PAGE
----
The couple found their rusty old jeep in a junkyard and Frank repaired the engine while Helen designed the interior living space. Months later, christened with a Coke bottle, “La Tortuga,” the two-and-a-half ton turtle was born. The craft was launched from a calm bay in Los Angeles, headed south. But they too, had a rough ride ahead…
At the southern end of Mexico they travelled 200 miles through thick jungle, driving over oxcart trails through a tangle of trees and vines, and when they reached the coastline, the Tortuga launched into twenty-foot waves, nearly ending their journey before it truly began. On another occasion, they took directions from a friendly fisherman, hoping to find a shortcut, but instead of a meeting a road, they were led to an abandoned railway track. In desperation, they drove their amphibious Jeep 35 miles on the railroad, almost destroying the vehicle.
As they passed through the Panama Canal, despite being warned against it by the Admiral in charge, La Tortuga floated like a toy boat alongside the giant cargo ships. After making it through the Caribbean, the admiral recommended Frank to the prestigious Explorers Club. In the 1950s, the organisation was still strictly a gentleman’s club, and it wasn’t until 59 years later in 2015 that Helen would finally be admitted, not just as a member, but as a Fellow National of the club.
They were the first people to travel the length of the Americas solely by means of their own power and after their first independent journey from Alaska to Argentina, the Schreiders were hired as staff writers by the National Geographic.
In the San Blas Islands, they stayed with the isolated natives who had first mistaken their jeep for a sea monster. The couple later drove it all the way to the remote ruins of Machu Picchu, where they found it deserted but for themselves. And in Ushuaia, La Tortuga was the first vehicle to ever arrive on the island on its own power, for which it was issued an Ushuaia license plate #1.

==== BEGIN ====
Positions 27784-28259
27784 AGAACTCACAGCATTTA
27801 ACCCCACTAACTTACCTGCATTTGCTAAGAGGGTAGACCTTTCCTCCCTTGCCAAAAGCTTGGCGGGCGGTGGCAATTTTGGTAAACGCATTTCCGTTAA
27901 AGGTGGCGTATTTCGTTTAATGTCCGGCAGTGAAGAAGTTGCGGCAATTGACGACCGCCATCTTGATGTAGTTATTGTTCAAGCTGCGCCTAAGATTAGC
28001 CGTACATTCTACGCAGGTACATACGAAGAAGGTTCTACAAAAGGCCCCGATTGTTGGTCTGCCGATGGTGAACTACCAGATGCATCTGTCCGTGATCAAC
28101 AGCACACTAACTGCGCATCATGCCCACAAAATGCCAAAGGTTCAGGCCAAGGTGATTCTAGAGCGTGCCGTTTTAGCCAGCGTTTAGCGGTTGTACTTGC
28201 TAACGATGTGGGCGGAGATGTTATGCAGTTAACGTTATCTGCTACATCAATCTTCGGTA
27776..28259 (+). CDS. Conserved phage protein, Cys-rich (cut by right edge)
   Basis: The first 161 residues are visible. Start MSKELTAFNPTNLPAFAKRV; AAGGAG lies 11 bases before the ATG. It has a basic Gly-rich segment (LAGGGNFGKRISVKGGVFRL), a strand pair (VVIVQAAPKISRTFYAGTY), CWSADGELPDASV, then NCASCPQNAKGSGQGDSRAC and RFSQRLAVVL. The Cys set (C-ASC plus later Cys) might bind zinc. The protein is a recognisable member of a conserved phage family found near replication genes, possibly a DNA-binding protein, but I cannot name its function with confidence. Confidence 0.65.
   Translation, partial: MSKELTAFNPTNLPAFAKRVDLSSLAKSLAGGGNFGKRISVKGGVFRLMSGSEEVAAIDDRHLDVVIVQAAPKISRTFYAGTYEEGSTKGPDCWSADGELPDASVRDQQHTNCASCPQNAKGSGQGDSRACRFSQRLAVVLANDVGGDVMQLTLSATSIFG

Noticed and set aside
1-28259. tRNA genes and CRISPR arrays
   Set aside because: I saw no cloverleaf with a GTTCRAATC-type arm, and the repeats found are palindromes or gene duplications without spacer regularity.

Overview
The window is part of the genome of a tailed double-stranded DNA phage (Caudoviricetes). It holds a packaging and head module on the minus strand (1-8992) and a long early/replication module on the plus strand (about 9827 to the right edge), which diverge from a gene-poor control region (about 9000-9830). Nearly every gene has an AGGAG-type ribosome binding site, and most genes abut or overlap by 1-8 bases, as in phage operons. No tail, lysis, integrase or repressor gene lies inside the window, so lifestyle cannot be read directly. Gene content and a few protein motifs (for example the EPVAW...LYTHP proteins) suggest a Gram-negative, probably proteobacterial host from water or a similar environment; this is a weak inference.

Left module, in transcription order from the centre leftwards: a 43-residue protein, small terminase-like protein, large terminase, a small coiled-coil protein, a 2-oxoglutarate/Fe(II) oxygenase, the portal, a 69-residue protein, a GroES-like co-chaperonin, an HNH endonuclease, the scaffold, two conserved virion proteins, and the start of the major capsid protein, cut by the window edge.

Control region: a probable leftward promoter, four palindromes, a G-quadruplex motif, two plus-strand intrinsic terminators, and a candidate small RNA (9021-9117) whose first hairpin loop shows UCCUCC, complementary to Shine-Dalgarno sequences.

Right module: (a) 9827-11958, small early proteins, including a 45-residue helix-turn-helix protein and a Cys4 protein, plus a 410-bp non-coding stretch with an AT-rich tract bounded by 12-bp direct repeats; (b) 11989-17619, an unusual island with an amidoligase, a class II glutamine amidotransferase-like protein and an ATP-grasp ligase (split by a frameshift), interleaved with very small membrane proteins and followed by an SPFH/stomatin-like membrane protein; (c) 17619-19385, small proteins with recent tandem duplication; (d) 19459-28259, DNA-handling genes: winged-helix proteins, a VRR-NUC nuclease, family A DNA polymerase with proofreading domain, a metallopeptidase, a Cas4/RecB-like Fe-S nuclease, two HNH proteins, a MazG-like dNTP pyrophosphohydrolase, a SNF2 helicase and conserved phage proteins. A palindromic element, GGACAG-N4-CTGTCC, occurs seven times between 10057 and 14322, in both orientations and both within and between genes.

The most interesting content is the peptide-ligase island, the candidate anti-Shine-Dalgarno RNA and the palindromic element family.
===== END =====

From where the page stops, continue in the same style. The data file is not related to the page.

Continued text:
A journalist once wrote that “all other travel settings on the surface of this earth must be anti-climactic after the Schreider voyage” and that their amphibious jeep, “La Tortuga,” should be placed in the Smithsonian Museum “right along with the Spirit of St. Louis and other dramatic symbols of ‘famous first'”.
The National Geographic however, took less notice of the Schreiders as pioneering explorers. In 1970, the couple navigated and mapped the entire Amazon river, concluding that it was longer than the Nile (previously acknowledged as the longest river in the world). Frank and Helen were more than excited to present their findings upon their return but were curtly dismissed by their employer of 15 years. “Everyone knows the Nile is the longest river in the world,” they were told by the head cartographer. The Schreiders resigned from the company, and published their research in their own book, Exploring the Amazon. The National Geographic finally acknowledged that the Amazon is longer than the Nile and that it is the longest river in the world– 37 years later.
Helen and Frank worked as a team and lived for periods of time in nearly 50 countries on five continents. They wrote three books together, featuring Helen’s own illustrations and their photographs from their expeditions.
Life goals, relationship goals and travel goals rolled into one, do excuse me while I begin googling “amphibious jeep for sale.”
Image sources: Internet Archives (public domain), E Willys, Helen Schreider Facebook Page.